Eduardo Rivadavia (aka Ed Rivadavia) was born in São Paulo, Brazil, and by his late teens had already toured the world (and elsewhere), learning four languages on three continents. Having also accepted the holy gospel of rock & roll as his lord and savior, Eduardo became infatuated with the New Wave of British Heavy Metal and all things heavy, crude, and obnoxious while living in Milan, Italy, during the mid-1980s. At this time, he also made his journalistic debut as sole writer, editor, publisher, and, some would claim, reader of his high school's heavy metal fanzine, earning the scorn of jocks and nerds alike, but uniting the small hardcore music-loving contingent into a frenzied mob that spent countless hours exchanging tapes, talking shop, and getting beat up at concerts. Upon returning home to Brazil, Eduardo resumed a semi-normal existence, sporadically contributing music articles to local papers and magazines while earning his business degree. Finally, after years of obsessive musical fandom and at peace with his distinct lack of musical talent, Eduardo decided the time had come to infiltrate the music industry by the fire escape. He quit his boring corporate job, relocated to America, earned his master's degree while suffering the iniquities of interning for free (anything for rock & roll!), and eventually began working for various record labels, accumulating mountains of records and (seemingly) useless rock trivia in the process. This eventually led him back to writing, and he has regularly contributed articles to multiple websites since 1999, working with many different rock genres but specializing, as always, in his personal hobby: hard rock and heavy metal. To quote from the insightful 'This Is Spinal Tap': "People should be jealous of me...I'm jealous of me...." Eduardo currently resides in Austin, TX, with his wife, two daughters, and far more records, CDs and MP3s than he'll ever have time to listen to.
Revisiting Mott the Hoople’s Final Burst of Glory, ‘The Hoople’
Mott the Hoople's last album under their original name was released on March 29, 1974.
Revisiting Ramones’ Last Album of the ’80s, ‘Brain Drain’
The Ramones put out 'Brain Drain' on March 23, 1989.
Revisiting Frank Zappa’s Commercial Hit, ‘Apostrophe (‘)’
Frank Zappa's most commercially successful album was released on March 22, 1974.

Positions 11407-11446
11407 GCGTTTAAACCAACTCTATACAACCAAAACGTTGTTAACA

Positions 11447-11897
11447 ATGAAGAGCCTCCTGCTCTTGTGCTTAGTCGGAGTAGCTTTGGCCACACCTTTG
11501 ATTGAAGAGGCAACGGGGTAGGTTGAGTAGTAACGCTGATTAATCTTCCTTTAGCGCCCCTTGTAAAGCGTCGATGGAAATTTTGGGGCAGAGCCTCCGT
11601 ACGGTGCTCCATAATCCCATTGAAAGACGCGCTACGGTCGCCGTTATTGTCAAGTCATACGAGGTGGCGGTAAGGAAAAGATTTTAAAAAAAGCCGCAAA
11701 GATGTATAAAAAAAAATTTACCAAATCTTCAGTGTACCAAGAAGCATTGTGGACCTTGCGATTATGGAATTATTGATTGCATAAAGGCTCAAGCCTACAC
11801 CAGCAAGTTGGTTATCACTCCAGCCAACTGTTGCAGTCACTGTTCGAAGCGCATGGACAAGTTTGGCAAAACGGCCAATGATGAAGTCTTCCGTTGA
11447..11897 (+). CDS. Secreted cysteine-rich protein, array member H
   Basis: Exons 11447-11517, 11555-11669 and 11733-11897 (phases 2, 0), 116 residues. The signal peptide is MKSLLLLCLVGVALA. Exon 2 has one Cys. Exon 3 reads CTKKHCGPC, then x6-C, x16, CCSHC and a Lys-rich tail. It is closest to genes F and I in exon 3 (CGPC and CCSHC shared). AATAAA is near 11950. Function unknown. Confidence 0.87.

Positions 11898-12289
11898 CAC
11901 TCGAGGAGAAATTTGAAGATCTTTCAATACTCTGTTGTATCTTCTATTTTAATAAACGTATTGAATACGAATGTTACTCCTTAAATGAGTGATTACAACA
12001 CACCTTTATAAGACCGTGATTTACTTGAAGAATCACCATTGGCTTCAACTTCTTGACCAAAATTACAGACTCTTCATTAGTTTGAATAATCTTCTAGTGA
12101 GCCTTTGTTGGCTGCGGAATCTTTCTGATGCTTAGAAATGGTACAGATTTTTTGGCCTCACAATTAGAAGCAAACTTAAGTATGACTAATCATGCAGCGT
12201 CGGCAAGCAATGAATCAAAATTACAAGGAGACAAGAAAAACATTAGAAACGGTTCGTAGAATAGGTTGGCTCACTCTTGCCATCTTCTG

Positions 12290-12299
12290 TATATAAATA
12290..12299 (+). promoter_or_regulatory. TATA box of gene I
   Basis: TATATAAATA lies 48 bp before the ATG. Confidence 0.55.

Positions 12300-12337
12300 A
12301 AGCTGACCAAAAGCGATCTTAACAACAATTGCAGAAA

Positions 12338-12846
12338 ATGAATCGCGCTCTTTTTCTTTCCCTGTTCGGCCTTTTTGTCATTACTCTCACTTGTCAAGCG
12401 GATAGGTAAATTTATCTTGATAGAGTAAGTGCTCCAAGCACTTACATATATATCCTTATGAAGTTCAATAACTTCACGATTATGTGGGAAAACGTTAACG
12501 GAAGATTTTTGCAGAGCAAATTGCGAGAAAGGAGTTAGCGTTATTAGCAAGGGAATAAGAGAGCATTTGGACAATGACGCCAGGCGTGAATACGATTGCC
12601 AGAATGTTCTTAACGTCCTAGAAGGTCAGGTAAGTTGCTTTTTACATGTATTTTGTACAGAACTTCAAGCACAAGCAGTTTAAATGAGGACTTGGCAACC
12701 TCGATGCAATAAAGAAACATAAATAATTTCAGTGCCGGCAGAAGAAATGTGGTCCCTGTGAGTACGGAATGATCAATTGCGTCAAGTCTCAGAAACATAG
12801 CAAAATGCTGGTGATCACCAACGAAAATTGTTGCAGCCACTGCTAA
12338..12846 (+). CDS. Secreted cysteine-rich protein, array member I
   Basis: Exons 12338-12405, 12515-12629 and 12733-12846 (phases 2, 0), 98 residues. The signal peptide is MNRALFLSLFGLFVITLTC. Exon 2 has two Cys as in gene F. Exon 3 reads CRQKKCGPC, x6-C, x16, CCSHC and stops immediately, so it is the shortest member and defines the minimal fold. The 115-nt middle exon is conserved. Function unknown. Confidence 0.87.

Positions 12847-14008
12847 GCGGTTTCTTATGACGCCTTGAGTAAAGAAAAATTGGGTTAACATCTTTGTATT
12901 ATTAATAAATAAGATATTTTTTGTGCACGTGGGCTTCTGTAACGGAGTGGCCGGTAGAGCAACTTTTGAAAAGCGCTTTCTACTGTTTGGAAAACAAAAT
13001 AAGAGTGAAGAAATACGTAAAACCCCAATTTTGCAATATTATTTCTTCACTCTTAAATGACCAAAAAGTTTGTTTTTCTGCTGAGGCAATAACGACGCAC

40 Years Ago: Peter Frampton’s ‘Somethin’s Happening’ Released
The guitarist released his third solo album in March 1974.
Paul McCartney and Ringo Starr Reunite on Grammy Stage
For all of the many superstars who made appearances and thrilled fans with performances at the 56th Annual Grammy Awards, the night will probably best be remembered as the night the Beatles dominated the airwaves again . . . almost 50 years to the day when they first landed in the U.S.
Ringo Starr and His All-Star Band Perform at the Grammys
As expected, the 56th Annual Grammy Awards has been a star-studded affair with, among many others, both surviving Beatles in attendance . . . and onstage!
Paul McCartney and Surviving Members of Nirvana Win Grammy
Historic heavyweights the Rolling Stones and Black Sabbath (as well as relative newcomers Muse and Gary Clark Jr.) were in contention for the Best Rock Song Award at the 56th Annual Grammy Awards, but the trophy went to 'Cut Me Some Slack' by the nameless group featuring surviving Nir…
Chicago Play Classic Hits at Grammys With Robin Thicke
As it happens every year, the 56th annual Grammy Awards featured a number of surprise, and at times somewhat far-fetched, collaborative performances. Among them was an unlikely pairing between R&B heartthrob Robin Thicke and classic-rock icons Chicago.
31 Years Ago: Bon Jovi’s Uneven Debut Points to Bigger Things
Seeing how they've dominated airwaves and concert arenas over the past three decades, it’s easy to forget that Bon Jovi faced odds as steep as any lottery when they released their self-titled debut album in January 1984.
41 Years Ago: Eric Clapton’s Rainbow Concert Takes Place
Most stints in rehab take place secretly, or at the very least privately. Then there was Eric Clapton’s famed Rainbow Concert, which served as an all-too-public, one-night cold turkey of sorts proclaiming the legendary guitarist's resurgence from the dire depths of heroin addict…